Orange County fire Chief Keith Richter gives a speech at IVC’s 9/11 Commemoration Ceremony. (Kaylee Johnston )
Community members and students gathered at Irvine Valley College’s Performing Arts Center to bear witness to the ceremony held in honor of remembrance for 9/11 yesterday at noon.
In addition to having the speeches given inside the theater, the campus was bustling with displays from the Orange County Sheriff’s SWAT team and the Orange County Bomb Squad. An Orange County Sheriff’s Department helicopter landed in the field right next to the PAC, rushing large gusts of wind over the dozens of spectators who gathered to watch it land and take off.
Inside the PAC, a number of guest speakers took the stage to give their message about what 9/11 means for the United States and what we, as a nation, should do to keep ourselves safe from any similar attacks. “Never Forget” was the line that resonated throughout all the speeches.
“I think that this memorial ceremony is so important and I’m so grateful that the college continues, even after 12 years now, to continue to pause, bring us all together and have an opportunity to remember about all those that were impacted that day,” Irvine Police Department Chief David Maggard Jr. said.
Maggard had been serving in Manhattan Beach as a Captain when the 9/11 attacks happened. Since then, he’s been working closely with the Orange County Fire Authority and the OCSD to ensure the safety of his citizens.
“No entity on their own can be fully prepared,” he said. “Of course we never want to think about what might happen, but we are forced to think about what might happen. So we are doing everything we can to make sure that we’re prepared.”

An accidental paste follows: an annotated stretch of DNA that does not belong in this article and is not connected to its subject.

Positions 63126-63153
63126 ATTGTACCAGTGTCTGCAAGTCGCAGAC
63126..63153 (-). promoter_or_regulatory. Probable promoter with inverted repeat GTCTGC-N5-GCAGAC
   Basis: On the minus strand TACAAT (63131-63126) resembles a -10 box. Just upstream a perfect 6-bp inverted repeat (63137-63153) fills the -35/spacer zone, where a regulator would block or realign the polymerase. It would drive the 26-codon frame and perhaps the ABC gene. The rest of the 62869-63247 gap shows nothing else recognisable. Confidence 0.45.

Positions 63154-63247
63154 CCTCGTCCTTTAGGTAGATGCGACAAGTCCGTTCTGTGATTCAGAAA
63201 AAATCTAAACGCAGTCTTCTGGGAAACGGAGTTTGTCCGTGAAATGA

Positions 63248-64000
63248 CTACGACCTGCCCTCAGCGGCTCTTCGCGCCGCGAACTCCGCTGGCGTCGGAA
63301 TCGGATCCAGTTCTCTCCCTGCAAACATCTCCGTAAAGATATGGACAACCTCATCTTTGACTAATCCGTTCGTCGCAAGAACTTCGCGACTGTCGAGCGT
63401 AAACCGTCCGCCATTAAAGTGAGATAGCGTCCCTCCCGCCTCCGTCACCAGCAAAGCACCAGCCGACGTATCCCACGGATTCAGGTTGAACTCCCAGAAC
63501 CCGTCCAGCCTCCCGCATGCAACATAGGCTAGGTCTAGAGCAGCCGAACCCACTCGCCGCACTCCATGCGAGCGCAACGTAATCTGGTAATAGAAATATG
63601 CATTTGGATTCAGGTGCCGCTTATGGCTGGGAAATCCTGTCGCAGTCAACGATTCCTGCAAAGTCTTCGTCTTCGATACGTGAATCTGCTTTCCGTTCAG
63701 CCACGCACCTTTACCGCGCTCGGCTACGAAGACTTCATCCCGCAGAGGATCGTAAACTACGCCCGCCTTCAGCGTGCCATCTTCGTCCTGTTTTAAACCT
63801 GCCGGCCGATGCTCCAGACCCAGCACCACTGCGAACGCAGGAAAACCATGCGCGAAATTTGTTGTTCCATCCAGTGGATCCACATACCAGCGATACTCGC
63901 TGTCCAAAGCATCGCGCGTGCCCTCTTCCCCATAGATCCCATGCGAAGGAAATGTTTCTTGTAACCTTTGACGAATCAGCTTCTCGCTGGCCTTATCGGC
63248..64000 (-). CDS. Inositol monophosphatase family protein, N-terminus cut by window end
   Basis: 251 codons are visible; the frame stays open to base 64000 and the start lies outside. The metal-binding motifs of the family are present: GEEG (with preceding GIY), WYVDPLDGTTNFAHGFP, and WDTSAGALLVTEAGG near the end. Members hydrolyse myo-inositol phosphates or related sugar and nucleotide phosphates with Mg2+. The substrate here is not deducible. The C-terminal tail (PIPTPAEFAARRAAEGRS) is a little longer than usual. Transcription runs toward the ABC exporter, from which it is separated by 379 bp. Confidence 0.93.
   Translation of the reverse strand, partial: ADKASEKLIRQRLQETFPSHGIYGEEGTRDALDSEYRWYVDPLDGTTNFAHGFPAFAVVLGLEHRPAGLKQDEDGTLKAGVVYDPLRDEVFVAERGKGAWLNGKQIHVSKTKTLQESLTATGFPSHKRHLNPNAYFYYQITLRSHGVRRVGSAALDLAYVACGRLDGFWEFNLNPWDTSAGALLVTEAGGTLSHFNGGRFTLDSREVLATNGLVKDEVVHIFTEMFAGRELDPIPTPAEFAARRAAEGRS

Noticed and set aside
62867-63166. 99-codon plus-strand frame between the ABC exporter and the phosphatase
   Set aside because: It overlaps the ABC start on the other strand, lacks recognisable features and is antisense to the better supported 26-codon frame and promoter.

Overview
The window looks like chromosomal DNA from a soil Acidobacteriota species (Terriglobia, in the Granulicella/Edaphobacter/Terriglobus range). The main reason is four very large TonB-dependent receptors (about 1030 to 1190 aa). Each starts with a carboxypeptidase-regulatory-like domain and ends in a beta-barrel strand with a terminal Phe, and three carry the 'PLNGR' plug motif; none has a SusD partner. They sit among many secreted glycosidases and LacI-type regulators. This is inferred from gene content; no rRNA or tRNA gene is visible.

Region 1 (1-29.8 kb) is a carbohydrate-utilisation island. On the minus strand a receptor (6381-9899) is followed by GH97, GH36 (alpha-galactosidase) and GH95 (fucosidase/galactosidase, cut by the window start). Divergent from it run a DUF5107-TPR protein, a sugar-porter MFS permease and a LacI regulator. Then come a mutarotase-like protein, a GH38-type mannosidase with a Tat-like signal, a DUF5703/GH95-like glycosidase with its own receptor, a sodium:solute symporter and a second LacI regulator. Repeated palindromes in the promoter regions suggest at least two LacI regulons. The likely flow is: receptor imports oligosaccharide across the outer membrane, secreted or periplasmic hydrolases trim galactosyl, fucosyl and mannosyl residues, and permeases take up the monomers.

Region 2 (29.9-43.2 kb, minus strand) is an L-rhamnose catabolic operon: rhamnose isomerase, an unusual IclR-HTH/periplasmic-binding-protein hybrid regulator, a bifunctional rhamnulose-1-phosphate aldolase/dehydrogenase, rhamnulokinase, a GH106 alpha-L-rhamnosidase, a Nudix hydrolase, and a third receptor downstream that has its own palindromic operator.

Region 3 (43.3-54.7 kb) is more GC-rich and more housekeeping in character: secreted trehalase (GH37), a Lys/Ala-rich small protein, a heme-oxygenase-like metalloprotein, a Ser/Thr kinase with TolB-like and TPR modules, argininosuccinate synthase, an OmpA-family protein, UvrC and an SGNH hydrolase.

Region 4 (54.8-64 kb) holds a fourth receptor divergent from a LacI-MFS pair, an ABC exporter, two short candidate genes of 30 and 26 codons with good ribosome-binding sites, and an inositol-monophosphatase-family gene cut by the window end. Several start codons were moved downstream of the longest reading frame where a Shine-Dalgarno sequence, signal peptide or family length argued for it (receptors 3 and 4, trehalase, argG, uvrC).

OCSD Assistant Sheriff Mark Billings believes in being prepared and being aware.
“The primary and fundamental function of [the orange county intelligent assessment center] is to fuse all of our disciplines so that we can prepare for, prevent, or even see something coming our way, a hazard, of any kind, whether it be a natural disaster, an intentional act, a criminal act, a terrorist act, so we can be prepared for it, stop it, prevent it, mitigate it maybe, or at least respond to it better when it does happen,” Billings said. “Our job is to protect the citizens of Orange County.”
Both Maggard and Billings believe that ordinary citizens are capable of protecting their fellow man as much as law enforcement can. They promote the “See Something, Say Something” campaign, which urges citizens to call their local law enforcement agency if they see something suspicious.
“Talk to someone about it,” Billlins said. “It might be more important than you think. And recognize that you’re a big part of the solution.”
The final speaker of the ceremony, OCFA Chief Keith Richter believes that all Americans should look forward to a brighter future.
“I certainly respect and appreciate the “never forget” message. But I also have the idea that there’s a brighter tomorrow, there’s optimism, and that we as a country need to be thinking about how do we honor their memory and do more productive things in the future,” Richter said.
IVC’s Commemoration Ceremony began with a presentation of the flags by the Irvine Police Department Honor Guard. (Kaylee Johnston)
Deputy Sheriff John Richardson displayed artillery during IVC’s 9/11 ceremony. (Kaylee Johnston)
Mike Carlson explains the bomb disposal robot to IVC students before the Commemoration Ceremony. (Kaylee Johnston)
An Orange County Sheriff Department helicopter landed on IVC’s campus for the 9/11 Commemoration Ceremony. (Kaylee Johnston)